DIY low-power transmitter projects: Low-Power Narrowband FM Audio Transmitters

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Although many modern narrowband FM (NBFM) transmitters use a phase locked loop (PLL) system to directly generate RF output at the transmitter output frequency, the use of traditional crystal oscillator and multiplier chain still has some merits. Among these are possibly better phase noise characteristics, freedom from microphonics, good stability, simple circuitry, and relative freedom from the danger of obsolescence caused by manufacturer discontinuance of the LSI IC. This IC is the heart of the PLL circuit and generally is a sole source component. Many service technicians are more comfortable with the traditional oscillator-multiplier approach, which has been used for many years. The use of generic parts makes servicing easier, especially in areas where parts procurement is difficult. On the other hand, the more modern approach using a PLL is simpler, easier to tune up, and more versatile, and the better choice for current product design (as long as the LSI IC continues to be available). An example of each approach is shown.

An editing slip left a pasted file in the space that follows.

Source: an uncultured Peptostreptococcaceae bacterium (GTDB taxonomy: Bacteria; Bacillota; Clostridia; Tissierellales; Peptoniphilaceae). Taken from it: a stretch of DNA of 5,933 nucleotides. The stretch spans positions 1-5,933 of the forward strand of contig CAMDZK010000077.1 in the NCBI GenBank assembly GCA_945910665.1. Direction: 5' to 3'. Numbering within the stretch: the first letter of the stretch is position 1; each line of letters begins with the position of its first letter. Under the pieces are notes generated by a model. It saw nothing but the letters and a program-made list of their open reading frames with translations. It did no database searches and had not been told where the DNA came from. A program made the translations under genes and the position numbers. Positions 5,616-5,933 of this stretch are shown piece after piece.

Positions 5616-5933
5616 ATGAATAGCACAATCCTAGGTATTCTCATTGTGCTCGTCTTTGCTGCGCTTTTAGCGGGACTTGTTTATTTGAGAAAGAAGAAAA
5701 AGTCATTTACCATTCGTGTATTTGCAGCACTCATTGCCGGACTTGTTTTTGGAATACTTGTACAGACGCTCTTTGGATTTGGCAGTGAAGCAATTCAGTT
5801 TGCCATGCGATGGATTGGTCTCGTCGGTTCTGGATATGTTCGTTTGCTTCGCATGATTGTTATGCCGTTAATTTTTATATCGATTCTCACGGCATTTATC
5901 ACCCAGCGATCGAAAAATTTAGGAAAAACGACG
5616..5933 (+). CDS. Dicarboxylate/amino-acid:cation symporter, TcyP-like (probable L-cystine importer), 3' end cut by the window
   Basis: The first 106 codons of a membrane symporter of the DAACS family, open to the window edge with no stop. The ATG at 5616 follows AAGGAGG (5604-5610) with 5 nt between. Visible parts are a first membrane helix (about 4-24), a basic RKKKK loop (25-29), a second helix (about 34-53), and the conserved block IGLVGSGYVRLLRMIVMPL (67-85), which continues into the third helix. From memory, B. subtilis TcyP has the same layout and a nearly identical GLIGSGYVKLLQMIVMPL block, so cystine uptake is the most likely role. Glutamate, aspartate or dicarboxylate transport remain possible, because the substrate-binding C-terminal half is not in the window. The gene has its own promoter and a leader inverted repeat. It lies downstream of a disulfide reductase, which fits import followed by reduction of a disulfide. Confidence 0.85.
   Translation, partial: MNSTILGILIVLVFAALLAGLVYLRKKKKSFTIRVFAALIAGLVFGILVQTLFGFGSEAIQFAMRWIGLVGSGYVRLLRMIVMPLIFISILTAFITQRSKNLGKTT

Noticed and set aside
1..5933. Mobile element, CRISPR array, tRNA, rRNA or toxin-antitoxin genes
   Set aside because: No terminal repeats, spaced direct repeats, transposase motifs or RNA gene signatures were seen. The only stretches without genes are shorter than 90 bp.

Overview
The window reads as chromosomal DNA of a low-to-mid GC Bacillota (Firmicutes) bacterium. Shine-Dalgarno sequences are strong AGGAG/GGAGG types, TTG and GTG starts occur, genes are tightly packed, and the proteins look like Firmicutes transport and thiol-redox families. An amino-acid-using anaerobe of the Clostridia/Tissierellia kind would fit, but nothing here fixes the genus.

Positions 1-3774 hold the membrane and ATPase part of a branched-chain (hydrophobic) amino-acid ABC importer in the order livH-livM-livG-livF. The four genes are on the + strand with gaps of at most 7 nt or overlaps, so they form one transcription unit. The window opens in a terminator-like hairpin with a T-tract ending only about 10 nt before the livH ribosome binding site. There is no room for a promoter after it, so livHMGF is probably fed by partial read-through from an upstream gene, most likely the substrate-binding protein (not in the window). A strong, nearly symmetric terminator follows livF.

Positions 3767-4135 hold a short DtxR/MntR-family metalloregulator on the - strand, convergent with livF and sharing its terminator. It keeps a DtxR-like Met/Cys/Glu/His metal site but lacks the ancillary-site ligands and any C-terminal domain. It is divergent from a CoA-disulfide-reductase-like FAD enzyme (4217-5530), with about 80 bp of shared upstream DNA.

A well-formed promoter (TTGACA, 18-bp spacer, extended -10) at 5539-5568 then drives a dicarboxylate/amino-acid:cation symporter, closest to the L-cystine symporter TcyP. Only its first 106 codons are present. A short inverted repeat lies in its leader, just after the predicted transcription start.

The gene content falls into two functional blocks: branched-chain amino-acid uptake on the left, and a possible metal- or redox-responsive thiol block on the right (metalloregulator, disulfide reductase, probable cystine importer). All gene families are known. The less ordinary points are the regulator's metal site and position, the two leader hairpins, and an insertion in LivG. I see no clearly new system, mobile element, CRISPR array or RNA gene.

The first transmitter to be described is a VHF NBFM transmitter that employs the traditional oscillator-multiplier approach. The transmitter is intended for use on the 2-meter (144-148 MHz) amateur band. This transmitter uses a crystal oscillator that employs a varactor diode and inductor in series with the crystal. A fundamental mode crystal operating in the 18-MHz range-one eighth the output frequency-is used. The voltage on the varactor is modulated with the audio to be transmitted. This is effectively a narrowband voltage-controlled crystal oscillator (VCXO). The output circuit of the crystal oscillator contains a double-tuned circuit to pass the second harmonic of the crystal at 36.6 MHz. The output of the crystal oscillator feeds a frequency doubler and is multiplied by two, producing output at 73.3 MHz. This is followed by another doubler that produces the final output frequency at 146.52 MHz, and then a power amplifier stage delivering 0.25 watts to a 50-ohm load. This is adequate for short- and medium-range transmission up to 1-2 miles with a simple "rubber ducky" or quarter-wave whip antenna. It is possible to extend this range to several miles by working through a repeater, as is the usual practice in 2-meter (146-MHz) amateur radio work. A crystal cut for 18.315 MHz is used, and this gives output on 146.520 MHz, the commonly used frequency for simplex work. This circuit could be operated anywhere between 130-180 MHz with appropriate component substitutions. A fundamental cut crystal is much better regarding its ability to be used in a VCXO than is a third overtone crystal, with better modulation characteristics, because the effective Q of a fundamental crystal is often somewhat lower than a third overtone crystal and less tricky to "pull" in operating frequency, exactly what we want in a VCXO. The extra multiplier stage acts as a buffer, which may be needed with the third overtone oscillator approach.